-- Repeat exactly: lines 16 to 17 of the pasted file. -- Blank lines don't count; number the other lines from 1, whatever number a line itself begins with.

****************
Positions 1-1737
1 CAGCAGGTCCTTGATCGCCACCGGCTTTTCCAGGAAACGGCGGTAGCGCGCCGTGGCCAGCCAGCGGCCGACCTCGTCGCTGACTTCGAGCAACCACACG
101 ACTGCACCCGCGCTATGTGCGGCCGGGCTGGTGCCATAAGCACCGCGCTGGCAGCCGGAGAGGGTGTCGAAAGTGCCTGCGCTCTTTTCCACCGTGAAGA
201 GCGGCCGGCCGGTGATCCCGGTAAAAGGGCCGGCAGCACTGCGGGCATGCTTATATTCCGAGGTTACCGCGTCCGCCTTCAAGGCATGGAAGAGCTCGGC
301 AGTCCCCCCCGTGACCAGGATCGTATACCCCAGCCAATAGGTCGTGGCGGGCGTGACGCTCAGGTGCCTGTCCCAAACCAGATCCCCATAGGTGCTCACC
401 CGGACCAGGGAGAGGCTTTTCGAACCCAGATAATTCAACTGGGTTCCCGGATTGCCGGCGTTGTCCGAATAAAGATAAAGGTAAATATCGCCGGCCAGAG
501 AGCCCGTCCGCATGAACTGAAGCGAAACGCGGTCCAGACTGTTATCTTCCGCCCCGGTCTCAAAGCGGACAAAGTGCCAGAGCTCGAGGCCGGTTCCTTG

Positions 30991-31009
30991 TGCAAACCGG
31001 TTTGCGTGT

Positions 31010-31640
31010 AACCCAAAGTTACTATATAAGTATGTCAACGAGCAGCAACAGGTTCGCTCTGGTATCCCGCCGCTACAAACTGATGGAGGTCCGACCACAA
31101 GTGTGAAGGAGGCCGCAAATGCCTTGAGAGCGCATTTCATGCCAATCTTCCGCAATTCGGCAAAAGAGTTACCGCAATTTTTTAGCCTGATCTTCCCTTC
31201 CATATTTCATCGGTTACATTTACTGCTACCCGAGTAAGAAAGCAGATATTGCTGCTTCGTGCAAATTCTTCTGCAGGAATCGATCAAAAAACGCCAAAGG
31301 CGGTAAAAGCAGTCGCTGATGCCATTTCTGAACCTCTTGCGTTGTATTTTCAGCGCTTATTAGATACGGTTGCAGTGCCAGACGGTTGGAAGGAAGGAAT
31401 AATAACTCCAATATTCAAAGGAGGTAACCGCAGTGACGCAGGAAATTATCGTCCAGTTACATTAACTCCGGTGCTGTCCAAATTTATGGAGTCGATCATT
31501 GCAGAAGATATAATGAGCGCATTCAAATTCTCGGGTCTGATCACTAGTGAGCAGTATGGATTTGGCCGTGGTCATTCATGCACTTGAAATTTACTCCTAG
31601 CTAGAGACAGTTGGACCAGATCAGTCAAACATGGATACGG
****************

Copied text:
31401 AATAACTCCAATATTCAAAGGAGGTAACCGCAGTGACGCAGGAAATTATCGTCCAGTTACATTAACTCCGGTGCTGTCCAAATTTATGGAGTCGATCATT
31501 GCAGAAGATATAATGAGCGCATTCAAATTCTCGGGTCTGATCACTAGTGAGCAGTATGGATTTGGCCGTGGTCATTCATGCACTTGAAATTTACTCCTAG